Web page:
Balloon Sinuplasty Treatment for Sinusitis
According to the CDC, sinusitis affects nearly 30 million Americans, including many in Pembroke Pines and Davie. Each year, sinusitis sufferers spend billions of dollars on over-the-counter treatments that often only provide minimal relief. Even endoscopic surgery rarely cures the condition, and patients typically require multiple procedures, which increases the risk of scar tissue formation and other complications. Balloon sinus dilation, also known as balloon sinuplasty, is a minimally invasive method of reopening and enlarging sinus openings while preserving tissue and maintaining normal sinus anatomy. Dr. Contrucci performs this minimally invasive surgery on an outpatient basis in his Pembroke Pines offices.
How Balloon Sinuplasty is Performed:
After numbing the inside of the nose with a local anesthetic, the doctor uses a flexible catheter to insert a balloon through the nose and into the sinus cavity. The balloon is inflated for five seconds, which reopens the passage to allow normal drainage. The balloon is then deflated and removed. If necessary, multiple sinuses can be treated during the same procedure.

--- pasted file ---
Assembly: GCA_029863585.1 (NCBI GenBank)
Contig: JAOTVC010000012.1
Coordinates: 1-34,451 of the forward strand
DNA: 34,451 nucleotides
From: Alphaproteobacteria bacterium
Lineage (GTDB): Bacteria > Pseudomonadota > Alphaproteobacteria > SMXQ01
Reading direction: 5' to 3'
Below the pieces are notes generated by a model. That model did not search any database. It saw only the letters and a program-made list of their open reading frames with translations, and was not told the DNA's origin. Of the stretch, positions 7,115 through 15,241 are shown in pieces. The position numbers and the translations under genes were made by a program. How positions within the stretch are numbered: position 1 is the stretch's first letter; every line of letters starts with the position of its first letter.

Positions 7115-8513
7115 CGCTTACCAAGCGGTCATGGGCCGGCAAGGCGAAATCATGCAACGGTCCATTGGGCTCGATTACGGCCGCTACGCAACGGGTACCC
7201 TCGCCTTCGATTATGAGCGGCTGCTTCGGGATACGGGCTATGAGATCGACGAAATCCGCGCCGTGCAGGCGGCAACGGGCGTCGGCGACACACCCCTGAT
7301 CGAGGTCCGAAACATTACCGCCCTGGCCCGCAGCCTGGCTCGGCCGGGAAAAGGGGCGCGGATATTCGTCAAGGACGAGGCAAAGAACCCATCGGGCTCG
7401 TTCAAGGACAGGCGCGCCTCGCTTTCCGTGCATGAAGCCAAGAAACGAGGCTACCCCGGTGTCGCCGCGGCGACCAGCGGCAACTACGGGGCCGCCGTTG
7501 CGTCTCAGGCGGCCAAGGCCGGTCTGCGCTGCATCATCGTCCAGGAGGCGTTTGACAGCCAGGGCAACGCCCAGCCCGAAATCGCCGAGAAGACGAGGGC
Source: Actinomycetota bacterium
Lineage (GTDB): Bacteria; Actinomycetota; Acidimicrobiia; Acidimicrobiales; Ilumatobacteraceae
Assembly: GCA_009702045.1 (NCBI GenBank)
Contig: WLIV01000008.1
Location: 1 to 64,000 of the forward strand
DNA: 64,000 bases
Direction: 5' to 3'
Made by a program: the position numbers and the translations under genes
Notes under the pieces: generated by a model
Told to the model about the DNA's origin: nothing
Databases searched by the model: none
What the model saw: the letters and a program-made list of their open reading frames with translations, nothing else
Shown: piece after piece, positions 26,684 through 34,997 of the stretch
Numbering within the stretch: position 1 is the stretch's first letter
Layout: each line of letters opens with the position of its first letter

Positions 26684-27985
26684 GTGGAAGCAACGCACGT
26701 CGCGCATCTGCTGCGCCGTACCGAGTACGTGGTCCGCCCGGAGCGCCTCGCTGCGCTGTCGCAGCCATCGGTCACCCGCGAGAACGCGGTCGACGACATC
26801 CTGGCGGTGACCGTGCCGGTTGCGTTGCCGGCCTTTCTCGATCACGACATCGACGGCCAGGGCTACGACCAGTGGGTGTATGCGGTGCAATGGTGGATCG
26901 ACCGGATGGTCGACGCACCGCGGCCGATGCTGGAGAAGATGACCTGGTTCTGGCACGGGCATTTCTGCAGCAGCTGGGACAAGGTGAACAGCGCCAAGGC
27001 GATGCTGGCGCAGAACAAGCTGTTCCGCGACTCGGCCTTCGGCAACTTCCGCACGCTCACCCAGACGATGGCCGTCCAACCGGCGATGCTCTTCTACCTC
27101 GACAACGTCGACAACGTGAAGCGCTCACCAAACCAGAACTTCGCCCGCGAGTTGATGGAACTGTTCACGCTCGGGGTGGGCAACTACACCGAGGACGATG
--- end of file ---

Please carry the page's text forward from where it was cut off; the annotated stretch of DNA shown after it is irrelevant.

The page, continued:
The procedure normally takes approximately one hour and can be performed in the doctor’s office. Most patients are able to return to work and normal activities within one to two days. Patients typically notice an immediate improvement in their ability to breathe freely, and the results are long-lasting. The fact that there is no cutting or tissue removal significantly reduces the risk of complications, such as bleeding, infection, and scar formation.
Who Is a Candidate for Balloon Sinus Dilation?
Balloon sinuplasty is typically appropriate for the following individuals:
• patients with recurrent or chronic sinusitis;
• patients with limited to moderate disease of the frontal, sphenoid, or maxillary sinuses; and
• patients whose sinusitis symptoms have not responded to over-the-counter and prescription drug treatments.
In patients with extensive fungal or connective tissue disease, nasal polyps, or suspected cancers, balloon sinus dilation generally cannot be used as the sole treatment. The procedure is also not appropriate for patients requiring revision surgery or who have developed bony thickening or other deformities of the skull base bone or orbital wall.
To determine if balloon sinuplasty is the right treatment for your sinus symptoms, contact Southeastern Ear, Nose, Throat, and Sinus Center today to schedule a consultation with Dr. Robert Contrucci at our Pembroke Pines medical office.